It used to be the custom long ago in Italy to place in the streets sacred pictures or figures, that passers-by might be reminded of holy things and say a prayer in passing. And still in many towns you will find in some old dusty corner a beautiful picture, painted by a master hand. A gleam of colour will catch your eye, and looking up you see a picture or little shrine of exquisite blue-and-white glazed pottery, where the Madonna kneels and worships the Infant Christ lying amongst the lilies at her feet. The old battered lamp which hangs in front of these shrines is still kept lighted by some faithful hand, and in spring-time the children will often come and lay little bunches of wild-flowers on the ledge below.
"It is for the Jesu Bambino," they will say, and their little faces grow solemn and reverent as they kneel and say a prayer. Then off again they go to their play.
In a little side-street of Prato, not far from the convent where Filippino's father first saw Lucrezia's lovely face in the sunny garden, there is one of these wayside shrines. It is painted by Filippino, and is one of his most beautiful pictures. The sweet face of the Madonna looks down upon the busy street below, and the Holy Child lifts His little hand in blessing, amid the saints which stand on either side.
The glass that covers the picture is thick with dust, and few who pass ever stop to look up. The world is all too busy nowadays. The hurrying feet pass by, the unseeing eyes grow more and more careless. But Filippino's beautiful Madonna looks on with calm, sad eyes, and the Christ Child, surrounded by the cloud of little angel faces, still holds in His uplifted hand a blessing for those who seek it.
Like all the great Florentine artists, Filippino, as soon as he grew famous, was invited to Rome, and he painted many pictures there. On his way he stopped for a while at Spoleto, and there he designed a beautiful marble monument for his father's tomb.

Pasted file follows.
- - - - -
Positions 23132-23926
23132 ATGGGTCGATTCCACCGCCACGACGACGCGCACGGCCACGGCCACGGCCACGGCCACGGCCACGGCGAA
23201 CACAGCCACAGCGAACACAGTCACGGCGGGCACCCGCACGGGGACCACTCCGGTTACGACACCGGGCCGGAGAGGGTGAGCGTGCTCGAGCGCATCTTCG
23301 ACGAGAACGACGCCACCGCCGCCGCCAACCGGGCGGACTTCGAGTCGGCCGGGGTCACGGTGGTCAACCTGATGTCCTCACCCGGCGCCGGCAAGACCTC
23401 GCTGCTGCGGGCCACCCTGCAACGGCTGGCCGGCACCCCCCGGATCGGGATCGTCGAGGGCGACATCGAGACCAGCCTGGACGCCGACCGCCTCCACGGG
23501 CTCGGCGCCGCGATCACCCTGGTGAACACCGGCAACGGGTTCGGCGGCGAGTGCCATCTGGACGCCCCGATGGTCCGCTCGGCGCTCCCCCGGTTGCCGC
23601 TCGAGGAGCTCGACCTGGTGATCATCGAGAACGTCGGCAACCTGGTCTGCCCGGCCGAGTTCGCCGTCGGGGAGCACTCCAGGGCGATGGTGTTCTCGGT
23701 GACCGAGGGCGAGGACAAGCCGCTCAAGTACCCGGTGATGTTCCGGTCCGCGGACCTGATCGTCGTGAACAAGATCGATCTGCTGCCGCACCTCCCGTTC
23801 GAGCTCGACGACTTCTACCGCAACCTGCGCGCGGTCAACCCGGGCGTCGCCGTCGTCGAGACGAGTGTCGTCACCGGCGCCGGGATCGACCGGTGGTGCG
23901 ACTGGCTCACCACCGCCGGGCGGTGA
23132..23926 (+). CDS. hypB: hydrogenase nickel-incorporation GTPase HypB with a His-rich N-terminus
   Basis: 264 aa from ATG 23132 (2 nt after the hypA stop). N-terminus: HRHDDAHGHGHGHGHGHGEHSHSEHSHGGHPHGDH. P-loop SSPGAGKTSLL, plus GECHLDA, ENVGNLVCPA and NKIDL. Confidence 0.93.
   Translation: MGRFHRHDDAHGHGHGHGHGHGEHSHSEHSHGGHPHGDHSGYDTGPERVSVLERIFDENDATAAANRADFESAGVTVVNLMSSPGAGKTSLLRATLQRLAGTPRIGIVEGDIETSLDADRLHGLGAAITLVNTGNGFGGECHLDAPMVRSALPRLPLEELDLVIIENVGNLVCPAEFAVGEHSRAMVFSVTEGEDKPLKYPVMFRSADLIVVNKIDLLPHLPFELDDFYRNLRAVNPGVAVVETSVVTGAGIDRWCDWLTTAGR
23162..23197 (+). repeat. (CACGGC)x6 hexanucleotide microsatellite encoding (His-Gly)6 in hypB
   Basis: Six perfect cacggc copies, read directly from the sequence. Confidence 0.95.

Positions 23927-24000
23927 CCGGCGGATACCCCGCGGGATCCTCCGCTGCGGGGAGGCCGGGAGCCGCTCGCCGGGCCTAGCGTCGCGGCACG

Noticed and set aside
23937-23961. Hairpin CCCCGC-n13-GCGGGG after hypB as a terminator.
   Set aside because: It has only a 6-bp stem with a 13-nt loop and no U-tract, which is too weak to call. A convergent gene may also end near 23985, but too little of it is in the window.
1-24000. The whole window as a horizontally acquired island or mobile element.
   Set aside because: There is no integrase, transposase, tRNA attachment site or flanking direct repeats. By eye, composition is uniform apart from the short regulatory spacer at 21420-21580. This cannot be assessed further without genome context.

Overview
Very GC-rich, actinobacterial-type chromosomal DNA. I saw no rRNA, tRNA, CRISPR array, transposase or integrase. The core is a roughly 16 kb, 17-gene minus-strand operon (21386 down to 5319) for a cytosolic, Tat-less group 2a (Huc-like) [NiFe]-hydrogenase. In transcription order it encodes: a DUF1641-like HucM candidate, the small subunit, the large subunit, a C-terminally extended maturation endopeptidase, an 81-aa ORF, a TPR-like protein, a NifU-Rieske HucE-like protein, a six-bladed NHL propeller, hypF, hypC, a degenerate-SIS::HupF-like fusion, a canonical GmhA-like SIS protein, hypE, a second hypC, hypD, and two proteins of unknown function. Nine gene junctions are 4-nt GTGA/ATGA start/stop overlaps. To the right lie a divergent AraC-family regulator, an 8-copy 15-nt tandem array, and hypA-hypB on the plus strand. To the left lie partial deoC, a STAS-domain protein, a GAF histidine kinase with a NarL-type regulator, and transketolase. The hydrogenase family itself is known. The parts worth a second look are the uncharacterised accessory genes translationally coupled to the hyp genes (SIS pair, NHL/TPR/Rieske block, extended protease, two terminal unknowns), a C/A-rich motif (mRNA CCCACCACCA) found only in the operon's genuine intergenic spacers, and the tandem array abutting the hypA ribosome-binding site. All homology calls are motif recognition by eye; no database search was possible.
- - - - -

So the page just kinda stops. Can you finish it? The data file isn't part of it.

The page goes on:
Unlike that father, Filippino was never fond of travel or adventure, and was always glad to return to Florence and live his quiet life there. Not even an invitation from the King of Hungary could tempt him to leave home.
It was in the great church of Santa Maria Novella in Florence that Filippino painted his last frescoes. They are very real and lifelike, as one of the great painter's pupils once learned to his cost. Filippino had, of course, many pupils who worked under him. They ground his colours and watched him work, and would sometimes be allowed to prepare the less important parts of the picture.
Now it happened that one day when the master had finished his work and had left the chapel, that one of the pupils lingered behind. His sharp eye had caught sight of a netted purse which lay in a dark corner, dropped there by some careless visitor, or perhaps by the master himself. The boy darted back and caught up the treasure; but at that moment the master turned back to fetch something he had forgotten. The boy looked quickly round. Where could he hide his prize? In a moment his eye fell on a hole in the wall, underneath a step which Filippino had been painting in the fresco. That was the very place, and he ran forward to thrust the purse inside. But, alas! the hole was only a painted one, and the boy was fairly caught, and was obliged with shame and confusion to give up his prize.
Scarcely were these frescoes finished when Filippino was seized with a terrible fever, and he died almost as suddenly as his father had done.
In those days when there was a funeral of a prince in Florence, the Florentines used to shut their shops, and this was considered a great mark of respect, and was paid only to those of royal blood. But on the day that Filippino's funeral passed along the Via dei Servi, every shop there was closed and all Florence mourned for him.
"Some men," they said, "are born princes, and some raise themselves by their talents to be kings among men. Our Filippino was a prince in Art, and so do we do honour to his title."